Most facets of the entertainment industry have some form of awards season, which entail a number of extraneous obligations including appearances, ceremonies, interviews, and the like. The unfathomable difference in theater is, in addition to these many events, actors are also doing eight shows a week. It sounds nearly insurmountable, but if anyone could make the impossible possible, it’s creatures of the theater.
At the 2018 Drama Desk Awards June 3, one week to the day before this year’s Tony Awards, Backstage got firsthand insight from 2018 leading actor in a musical Tony nominees Ethan Slater (“SpongeBob SquarePants”), Joshua Henry (“Carousel”), and Harry Hadden-Paton (“My Fair Lady”) on how they are surviving this awards season, and their advice for future contenders to do the same.
“I’m eating a lot! I’m trying to sleep at every possible moment; naps are the key. It’s naps and food: it’s about survival, really. That’s all it is. I think your body, in a way, evolves into a musical theater animal. I feel like it’s getting easier. There are elements when we started that weren’t sustainable in terms of the voice and maybe I’ve adjusted in places. It’s a long process, but we’re finding ways of doing it easier.”
“It’s a lot of sleep and a lot of focusing on my breath. It’s taking moments for me, either when I’m at the theater or events like these, it’s doing things to think about self-care. The gym helps a lot, and meditation helps a lot. I would say, my advice [for others] is breathe. And I’d say that three times: breathe, breathe, breathe. You can’t say that enough, because it’s so exciting and you can forget that you really need to take it all in. The second thing is: pace yourself. Take care of your voice, especially in a musical. Whisper when you can. You have to stretch it out over eight shows a week and the only way to do that is by pacing yourself.”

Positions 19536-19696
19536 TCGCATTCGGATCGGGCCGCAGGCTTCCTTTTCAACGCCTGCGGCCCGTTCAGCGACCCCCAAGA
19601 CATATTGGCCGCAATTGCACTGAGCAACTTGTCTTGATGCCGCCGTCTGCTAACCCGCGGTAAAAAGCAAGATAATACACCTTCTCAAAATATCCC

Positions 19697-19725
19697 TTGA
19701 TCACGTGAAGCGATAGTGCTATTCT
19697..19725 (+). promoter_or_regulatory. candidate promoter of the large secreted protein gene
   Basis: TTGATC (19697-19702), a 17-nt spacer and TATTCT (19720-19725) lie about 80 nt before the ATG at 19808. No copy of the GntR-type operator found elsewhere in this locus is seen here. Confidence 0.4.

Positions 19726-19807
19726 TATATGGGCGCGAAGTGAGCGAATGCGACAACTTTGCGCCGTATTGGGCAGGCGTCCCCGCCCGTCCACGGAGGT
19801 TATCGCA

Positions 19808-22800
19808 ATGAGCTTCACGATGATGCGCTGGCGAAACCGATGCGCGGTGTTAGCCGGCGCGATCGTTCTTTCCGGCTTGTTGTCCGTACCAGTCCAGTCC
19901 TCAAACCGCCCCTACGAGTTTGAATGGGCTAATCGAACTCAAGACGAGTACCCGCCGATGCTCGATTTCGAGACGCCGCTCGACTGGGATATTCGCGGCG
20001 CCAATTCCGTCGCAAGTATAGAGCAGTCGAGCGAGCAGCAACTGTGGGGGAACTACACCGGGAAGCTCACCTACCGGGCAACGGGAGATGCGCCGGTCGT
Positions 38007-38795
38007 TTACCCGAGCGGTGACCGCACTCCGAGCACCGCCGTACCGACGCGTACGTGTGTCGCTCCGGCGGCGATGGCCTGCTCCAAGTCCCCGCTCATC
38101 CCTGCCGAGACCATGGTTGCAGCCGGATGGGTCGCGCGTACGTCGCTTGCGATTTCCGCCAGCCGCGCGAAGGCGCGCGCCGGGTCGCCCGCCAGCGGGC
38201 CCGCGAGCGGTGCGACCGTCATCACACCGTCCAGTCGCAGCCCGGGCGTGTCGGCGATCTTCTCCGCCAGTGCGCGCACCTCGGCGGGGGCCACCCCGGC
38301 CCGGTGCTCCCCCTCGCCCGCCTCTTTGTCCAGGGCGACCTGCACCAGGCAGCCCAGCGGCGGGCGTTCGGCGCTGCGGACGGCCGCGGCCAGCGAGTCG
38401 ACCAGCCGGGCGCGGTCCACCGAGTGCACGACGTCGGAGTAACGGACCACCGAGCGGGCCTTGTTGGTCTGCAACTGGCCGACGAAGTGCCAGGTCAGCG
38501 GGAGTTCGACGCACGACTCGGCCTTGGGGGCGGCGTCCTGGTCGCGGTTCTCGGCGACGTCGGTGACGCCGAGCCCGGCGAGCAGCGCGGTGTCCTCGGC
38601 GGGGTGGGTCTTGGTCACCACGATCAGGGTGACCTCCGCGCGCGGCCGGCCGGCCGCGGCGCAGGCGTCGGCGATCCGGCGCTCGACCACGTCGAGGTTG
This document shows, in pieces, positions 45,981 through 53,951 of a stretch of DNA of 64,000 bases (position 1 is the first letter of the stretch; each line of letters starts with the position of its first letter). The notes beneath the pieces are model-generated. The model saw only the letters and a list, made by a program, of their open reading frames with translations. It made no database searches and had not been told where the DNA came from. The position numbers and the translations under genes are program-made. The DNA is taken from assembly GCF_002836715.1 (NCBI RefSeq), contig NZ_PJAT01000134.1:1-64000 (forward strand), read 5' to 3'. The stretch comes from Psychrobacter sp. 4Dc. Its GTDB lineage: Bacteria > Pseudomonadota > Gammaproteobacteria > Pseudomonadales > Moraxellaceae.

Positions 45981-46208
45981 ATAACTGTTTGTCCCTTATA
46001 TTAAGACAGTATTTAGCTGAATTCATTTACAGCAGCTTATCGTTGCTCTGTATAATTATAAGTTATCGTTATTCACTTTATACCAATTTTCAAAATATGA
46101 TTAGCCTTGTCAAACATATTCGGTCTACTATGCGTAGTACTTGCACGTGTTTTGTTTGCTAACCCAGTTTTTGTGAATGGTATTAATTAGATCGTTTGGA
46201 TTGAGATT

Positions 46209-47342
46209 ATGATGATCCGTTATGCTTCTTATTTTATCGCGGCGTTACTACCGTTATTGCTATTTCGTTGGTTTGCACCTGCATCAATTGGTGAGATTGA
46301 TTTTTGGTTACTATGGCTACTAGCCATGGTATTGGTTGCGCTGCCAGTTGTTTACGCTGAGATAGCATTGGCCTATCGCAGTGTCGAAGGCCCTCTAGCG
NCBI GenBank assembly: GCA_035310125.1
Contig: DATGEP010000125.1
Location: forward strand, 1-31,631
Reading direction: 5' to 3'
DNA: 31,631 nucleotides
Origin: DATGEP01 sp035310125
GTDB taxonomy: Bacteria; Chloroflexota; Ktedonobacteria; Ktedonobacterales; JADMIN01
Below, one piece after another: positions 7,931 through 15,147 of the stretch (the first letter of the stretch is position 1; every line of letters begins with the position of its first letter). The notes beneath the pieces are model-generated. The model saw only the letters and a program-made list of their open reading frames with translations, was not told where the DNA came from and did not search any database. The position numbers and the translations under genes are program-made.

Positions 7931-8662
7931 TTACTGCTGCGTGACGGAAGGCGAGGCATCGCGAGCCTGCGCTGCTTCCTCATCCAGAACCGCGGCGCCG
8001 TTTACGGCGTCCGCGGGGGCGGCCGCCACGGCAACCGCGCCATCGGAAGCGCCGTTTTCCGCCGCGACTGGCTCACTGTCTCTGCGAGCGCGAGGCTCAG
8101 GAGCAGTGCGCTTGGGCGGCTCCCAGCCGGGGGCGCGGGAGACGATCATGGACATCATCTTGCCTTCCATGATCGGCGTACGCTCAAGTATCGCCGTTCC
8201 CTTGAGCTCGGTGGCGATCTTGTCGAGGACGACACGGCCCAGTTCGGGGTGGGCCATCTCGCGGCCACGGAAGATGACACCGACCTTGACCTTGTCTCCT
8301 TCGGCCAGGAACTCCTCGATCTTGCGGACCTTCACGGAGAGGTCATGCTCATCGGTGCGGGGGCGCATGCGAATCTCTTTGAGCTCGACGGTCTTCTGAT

“It’s a little hard, to be honest. There’s a lot going on. I will say one of the great things about the awards season is that each event is sort of cooler than the last. There’s meeting amazing people and celebrating this amazing community and celebrating theater in all these different forms, celebrating the entirety of the New York theater community. So I look forward to each of these things and I really look forward to being in the theater each night and getting to do the show. It’s an embarrassment of riches. Look towards your castmates and your family in that theater and outside of it for support and for love. At the end of the day, no one is here without them. The show doesn’t happen without the whole group. I’ve been really lucky; I have an amazing family at the Palace Theatre and everyone is super supportive on a day like this, but I get to be supportive for their big days, too. We’re all there for each other.”
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